Buying a home is a major milestone in many people's lives; one that is both rewarding and stressful. When it comes time to apply for a mortgage, as most of us have to do, surprising things can affect what a person may or may not qualify to receive. One such factor that is often overlooked is how alimony payments can affect a mortgage.
For those who are receiving alimony payments, it is generally possible to count that income towards your qualifying basis as long as some requirements are met. A loan officer will want to see your complete divorce decree to see the entire picture. For alimony to be used as income when qualifying for a home, you will probably need to have been receiving payments for at least six months on a steady basis, and anticipate continuing to receive payments for at least three years. If your former spouse has been irregular with his or her payments, then you may not be able to use that income to qualify for a mortgage.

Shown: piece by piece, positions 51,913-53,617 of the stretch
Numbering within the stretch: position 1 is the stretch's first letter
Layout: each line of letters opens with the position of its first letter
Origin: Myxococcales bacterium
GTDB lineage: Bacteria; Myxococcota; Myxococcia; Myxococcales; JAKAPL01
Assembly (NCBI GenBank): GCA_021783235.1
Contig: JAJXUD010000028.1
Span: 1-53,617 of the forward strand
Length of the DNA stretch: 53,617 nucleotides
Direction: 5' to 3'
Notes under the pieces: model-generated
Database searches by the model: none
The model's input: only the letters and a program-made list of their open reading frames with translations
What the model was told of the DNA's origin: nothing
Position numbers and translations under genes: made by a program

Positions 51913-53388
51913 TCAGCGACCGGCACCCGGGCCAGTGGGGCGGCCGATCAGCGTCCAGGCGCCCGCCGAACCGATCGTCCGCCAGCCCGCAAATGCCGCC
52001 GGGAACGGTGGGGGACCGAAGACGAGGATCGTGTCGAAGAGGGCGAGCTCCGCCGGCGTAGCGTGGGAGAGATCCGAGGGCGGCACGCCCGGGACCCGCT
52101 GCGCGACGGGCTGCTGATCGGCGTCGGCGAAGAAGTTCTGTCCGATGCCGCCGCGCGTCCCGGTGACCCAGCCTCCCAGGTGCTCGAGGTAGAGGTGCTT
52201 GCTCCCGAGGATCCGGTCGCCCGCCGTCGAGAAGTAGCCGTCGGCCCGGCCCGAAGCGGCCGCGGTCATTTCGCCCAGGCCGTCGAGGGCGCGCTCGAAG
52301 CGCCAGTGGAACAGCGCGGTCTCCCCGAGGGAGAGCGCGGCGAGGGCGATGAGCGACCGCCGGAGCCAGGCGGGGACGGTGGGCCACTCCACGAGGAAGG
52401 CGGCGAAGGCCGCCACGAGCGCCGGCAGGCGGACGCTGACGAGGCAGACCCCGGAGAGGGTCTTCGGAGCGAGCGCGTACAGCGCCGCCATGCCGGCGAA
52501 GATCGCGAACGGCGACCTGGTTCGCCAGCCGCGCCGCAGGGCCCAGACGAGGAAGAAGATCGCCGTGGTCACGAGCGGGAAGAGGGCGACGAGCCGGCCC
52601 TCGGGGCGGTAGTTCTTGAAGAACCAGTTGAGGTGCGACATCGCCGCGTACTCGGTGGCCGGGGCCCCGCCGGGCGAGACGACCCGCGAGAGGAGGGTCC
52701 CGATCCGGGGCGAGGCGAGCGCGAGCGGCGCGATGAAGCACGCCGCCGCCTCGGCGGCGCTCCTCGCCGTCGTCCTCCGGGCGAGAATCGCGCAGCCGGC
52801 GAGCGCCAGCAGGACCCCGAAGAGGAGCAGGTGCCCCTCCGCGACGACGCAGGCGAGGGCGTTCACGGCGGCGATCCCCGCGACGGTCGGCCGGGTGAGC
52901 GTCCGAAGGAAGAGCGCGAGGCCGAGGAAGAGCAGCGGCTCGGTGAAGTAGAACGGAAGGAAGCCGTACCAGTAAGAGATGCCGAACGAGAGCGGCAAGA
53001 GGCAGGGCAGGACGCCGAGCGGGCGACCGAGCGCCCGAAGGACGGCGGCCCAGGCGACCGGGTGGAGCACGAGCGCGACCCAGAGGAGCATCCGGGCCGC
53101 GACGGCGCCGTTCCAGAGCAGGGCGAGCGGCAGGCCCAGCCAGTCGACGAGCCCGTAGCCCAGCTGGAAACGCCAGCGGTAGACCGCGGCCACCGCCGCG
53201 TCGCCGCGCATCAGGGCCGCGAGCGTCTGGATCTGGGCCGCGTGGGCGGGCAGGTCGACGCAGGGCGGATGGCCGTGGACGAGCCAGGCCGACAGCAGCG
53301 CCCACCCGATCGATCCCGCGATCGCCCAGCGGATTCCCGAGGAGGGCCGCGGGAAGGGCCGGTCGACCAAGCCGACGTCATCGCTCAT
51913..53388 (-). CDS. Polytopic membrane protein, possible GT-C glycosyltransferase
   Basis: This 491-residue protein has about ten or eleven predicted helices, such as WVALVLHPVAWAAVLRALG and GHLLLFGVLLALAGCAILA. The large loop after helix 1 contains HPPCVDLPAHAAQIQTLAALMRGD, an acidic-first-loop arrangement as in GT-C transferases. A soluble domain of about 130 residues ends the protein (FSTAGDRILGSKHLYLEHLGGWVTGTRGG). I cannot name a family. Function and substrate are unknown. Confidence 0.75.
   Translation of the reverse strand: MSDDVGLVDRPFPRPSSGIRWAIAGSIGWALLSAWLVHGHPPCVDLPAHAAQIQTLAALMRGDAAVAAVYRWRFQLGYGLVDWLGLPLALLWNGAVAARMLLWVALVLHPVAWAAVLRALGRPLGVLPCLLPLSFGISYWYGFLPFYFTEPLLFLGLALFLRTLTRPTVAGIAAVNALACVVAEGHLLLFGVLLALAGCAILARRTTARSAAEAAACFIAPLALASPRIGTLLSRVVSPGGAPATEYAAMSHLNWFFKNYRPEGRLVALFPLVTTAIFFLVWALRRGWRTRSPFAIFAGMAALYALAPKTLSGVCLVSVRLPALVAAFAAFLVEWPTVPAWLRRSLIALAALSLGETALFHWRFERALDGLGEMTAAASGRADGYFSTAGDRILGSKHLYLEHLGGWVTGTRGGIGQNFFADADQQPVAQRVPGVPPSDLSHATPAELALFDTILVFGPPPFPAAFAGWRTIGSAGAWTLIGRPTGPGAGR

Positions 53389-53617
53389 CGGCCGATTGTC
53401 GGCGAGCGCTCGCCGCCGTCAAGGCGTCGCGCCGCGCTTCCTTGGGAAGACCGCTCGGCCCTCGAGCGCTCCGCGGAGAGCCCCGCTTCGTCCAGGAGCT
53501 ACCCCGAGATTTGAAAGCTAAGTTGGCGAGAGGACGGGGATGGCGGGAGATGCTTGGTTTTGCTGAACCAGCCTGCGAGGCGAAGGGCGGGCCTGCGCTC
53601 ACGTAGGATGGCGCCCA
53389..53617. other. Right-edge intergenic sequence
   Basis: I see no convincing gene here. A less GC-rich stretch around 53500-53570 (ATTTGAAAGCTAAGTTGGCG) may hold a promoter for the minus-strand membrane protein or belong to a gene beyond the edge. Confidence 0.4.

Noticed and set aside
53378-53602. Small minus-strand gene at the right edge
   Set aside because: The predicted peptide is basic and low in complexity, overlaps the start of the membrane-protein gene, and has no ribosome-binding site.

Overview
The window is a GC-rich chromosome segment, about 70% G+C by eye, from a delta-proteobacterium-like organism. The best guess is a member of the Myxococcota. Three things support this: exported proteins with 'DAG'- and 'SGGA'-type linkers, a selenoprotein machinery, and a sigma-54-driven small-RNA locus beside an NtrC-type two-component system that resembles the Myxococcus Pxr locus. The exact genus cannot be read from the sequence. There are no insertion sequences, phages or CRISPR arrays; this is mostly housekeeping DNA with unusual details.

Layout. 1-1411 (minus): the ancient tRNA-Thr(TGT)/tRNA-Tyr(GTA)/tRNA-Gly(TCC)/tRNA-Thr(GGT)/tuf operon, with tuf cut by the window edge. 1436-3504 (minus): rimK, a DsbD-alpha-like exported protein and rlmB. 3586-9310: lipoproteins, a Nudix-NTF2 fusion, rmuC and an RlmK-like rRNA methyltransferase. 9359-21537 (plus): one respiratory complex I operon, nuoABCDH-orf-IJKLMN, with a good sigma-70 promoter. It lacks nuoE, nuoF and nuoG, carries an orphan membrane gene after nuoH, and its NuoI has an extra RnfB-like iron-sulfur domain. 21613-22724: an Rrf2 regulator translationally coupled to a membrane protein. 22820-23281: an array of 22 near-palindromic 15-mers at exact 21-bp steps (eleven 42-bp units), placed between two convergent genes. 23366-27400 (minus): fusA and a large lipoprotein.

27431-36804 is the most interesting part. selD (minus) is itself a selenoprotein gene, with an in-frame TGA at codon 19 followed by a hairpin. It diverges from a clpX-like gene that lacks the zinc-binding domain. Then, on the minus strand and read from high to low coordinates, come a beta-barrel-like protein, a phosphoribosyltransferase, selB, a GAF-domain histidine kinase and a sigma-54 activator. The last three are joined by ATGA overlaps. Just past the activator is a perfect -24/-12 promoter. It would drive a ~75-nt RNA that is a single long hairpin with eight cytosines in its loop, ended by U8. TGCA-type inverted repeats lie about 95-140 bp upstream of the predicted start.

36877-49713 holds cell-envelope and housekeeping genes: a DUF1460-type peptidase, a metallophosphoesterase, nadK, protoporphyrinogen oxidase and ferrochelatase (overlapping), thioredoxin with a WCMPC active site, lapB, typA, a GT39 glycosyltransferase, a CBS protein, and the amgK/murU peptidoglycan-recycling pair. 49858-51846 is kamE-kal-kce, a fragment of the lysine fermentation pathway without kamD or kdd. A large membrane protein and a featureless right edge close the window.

For those who are making alimony payments, alimony payments can cut into your borrowing power, since they are considered a debt. A lender will have to evaluate your specific situation and the term of your alimony obligation to determine if you can also take on a mortgage. Generally speaking, if all of your monthly debt payments exceed about 40 percent of your total income, then you may have a hard time qualifying for a mortgage.
While no one wants to think about how long-reaching the effects of a divorce may be, it is a process that can affect you for years. If you are concerned about your divorce settlement and how the division of assets may affect your ongoing quality of life, the guidance of experienced legal counsel can help you explore your options while keeping your rights protected.
Source: Quicken Loans, "How Alimony and Prenuptial Agreements Affect Mortgages," Dawn Jamison, accessed Oct. 27, 2016